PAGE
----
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Yakima City Manager: "I'm going to miss the people..."

YAKIMA, Wash. - After three years serving as Yakima City Manager, Cliff Moore hopes his legacy will be one of collaboration and congeniality.

"I'm grateful for the opportunity that I've had to serve here in Yakima," Moore said. "I'll always carry a warm spot in my heart and a fondness for the work that we have done here." 

On Thursday, Moore announced he'll be leaving in a month to go back into a field near and dear to his heart: higher education.

KAPP-KVEW spoke with Moore about his tenure as city manager and what happens to the position now that he's moving on. 

Looking forward: the new job 

Moore has accepted a job as the director of the Jefferson County extension of Washington State University, which includes programs like 4-H, Master Gardeners, water quality education and agricultural education. 

Over the past decade, Moore has worked at the City of Yakima and in various positions at Thurston County — a period he describes as his "brief detour" into municipal government in an otherwise higher education-focused career. 

Moore worked as the Thurston County Department of Resource Stewardship director from 2009 to 2013, the Thurston County Manager from 2013 to 2016 and as the Yakima City manager from 2016 to present. 

Before that "brief detour", Moore worked for WSU for nearly two decades: as the associate director of WSU distance degree programs from 1991 to 2004 and then as the Thurston County extension director from 2004 to 2009. 

"I've missed higher education," Moore said. "I really believe in helping local communities learn. I love that part of the extension job." 

The new position is based in Port Townsend, Wash., a town in which his wife used to live in as well as a place where they have friends and have spent a lot of time in.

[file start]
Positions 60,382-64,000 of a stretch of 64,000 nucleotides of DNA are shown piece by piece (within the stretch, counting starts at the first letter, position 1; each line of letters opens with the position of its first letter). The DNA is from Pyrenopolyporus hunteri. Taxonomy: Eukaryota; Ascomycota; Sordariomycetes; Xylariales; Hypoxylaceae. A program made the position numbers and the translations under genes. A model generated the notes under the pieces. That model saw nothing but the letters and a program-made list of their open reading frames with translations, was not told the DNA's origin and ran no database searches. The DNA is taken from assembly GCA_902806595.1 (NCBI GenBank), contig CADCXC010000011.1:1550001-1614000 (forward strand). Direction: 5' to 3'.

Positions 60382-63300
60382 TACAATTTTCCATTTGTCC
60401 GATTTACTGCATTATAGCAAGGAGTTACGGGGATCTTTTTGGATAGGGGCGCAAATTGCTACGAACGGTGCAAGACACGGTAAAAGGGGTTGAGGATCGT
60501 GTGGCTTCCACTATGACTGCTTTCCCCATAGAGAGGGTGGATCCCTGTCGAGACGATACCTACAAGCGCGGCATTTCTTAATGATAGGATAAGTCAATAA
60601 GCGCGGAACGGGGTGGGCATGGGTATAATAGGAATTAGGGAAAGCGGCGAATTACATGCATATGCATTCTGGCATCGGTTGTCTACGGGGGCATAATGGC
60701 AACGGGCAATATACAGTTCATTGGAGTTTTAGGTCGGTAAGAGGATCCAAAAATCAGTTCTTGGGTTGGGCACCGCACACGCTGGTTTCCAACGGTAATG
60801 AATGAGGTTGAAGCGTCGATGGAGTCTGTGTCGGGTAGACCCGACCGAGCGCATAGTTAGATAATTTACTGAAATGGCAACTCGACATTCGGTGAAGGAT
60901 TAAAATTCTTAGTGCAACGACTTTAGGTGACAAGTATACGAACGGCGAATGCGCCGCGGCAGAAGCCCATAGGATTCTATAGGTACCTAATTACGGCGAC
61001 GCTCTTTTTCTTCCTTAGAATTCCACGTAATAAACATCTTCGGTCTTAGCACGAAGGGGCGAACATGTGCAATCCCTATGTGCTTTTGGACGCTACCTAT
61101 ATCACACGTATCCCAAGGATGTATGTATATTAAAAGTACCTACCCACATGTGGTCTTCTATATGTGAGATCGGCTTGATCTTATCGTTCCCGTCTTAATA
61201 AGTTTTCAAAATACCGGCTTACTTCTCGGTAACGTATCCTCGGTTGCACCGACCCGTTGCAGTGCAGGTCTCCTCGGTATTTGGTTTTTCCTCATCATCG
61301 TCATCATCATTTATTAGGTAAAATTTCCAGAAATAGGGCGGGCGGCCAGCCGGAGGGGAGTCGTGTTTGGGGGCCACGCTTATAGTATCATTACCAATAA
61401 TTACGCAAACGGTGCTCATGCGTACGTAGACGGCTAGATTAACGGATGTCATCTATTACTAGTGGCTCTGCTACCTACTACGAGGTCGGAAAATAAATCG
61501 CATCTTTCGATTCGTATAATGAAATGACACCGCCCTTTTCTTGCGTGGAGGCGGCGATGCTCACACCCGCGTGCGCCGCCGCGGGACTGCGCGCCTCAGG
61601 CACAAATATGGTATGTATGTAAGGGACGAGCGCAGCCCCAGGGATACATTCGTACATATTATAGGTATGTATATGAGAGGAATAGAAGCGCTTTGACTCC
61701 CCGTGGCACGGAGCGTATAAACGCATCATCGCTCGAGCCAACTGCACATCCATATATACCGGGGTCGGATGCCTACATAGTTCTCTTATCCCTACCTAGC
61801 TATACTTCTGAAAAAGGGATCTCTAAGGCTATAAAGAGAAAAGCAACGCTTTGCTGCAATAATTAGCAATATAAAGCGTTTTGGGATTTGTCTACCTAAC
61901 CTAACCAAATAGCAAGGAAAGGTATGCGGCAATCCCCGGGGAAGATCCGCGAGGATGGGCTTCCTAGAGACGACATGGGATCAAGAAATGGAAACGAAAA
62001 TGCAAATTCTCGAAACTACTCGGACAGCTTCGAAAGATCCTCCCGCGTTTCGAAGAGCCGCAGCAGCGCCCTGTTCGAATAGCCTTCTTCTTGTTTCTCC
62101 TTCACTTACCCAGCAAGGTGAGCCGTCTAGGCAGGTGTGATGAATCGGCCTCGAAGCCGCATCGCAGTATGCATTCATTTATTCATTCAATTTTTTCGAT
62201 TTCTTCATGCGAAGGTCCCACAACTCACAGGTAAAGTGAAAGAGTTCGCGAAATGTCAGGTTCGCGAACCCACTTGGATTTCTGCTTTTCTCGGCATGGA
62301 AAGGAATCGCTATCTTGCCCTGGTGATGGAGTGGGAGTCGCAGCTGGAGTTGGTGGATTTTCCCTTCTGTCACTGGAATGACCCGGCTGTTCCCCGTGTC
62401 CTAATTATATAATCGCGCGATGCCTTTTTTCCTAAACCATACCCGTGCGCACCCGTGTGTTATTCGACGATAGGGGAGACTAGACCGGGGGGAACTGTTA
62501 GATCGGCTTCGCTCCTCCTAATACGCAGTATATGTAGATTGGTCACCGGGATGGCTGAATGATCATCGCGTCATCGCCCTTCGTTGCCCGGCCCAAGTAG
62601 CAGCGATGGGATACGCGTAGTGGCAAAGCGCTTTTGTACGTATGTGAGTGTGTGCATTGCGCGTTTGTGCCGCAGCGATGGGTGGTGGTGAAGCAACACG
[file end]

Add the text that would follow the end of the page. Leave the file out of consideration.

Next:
"It's always been kind of in the back of our minds that maybe we could live there someday," Moore said.

Moore says he applied to the position in late February. His last day as Yakima City Manager will be Aug. 20. 

"It's not that I can't do the job or don't like the job," Moore said. "It's just an opportunity to do something a little bit different from what I've been doing for the past 10 years and go back to something that I had done for a long time that I really enjoyed." 

Looking back: the good times 

When looking back over his time as city manager, Moore says what he's proudest of is the relationships he's built with staff members. 

"I'm going to miss the people that I work with," Moore said. "The folks around the senior leadership table and staff in every department have been just fantastic to work with ... I've learned so much from them." 

Moore says when he started in July 2016, the staff and leadership was not as close as it is now. He said he's worked hard at "reestablishing a culture of collaboration and collegiality," including between the city and other local governments. 

Another thing Moore says he's proud of is the change in the city's approach to balancing its budget. Prior to his tenure, the council had been dipping into the city's savings to balance accounts.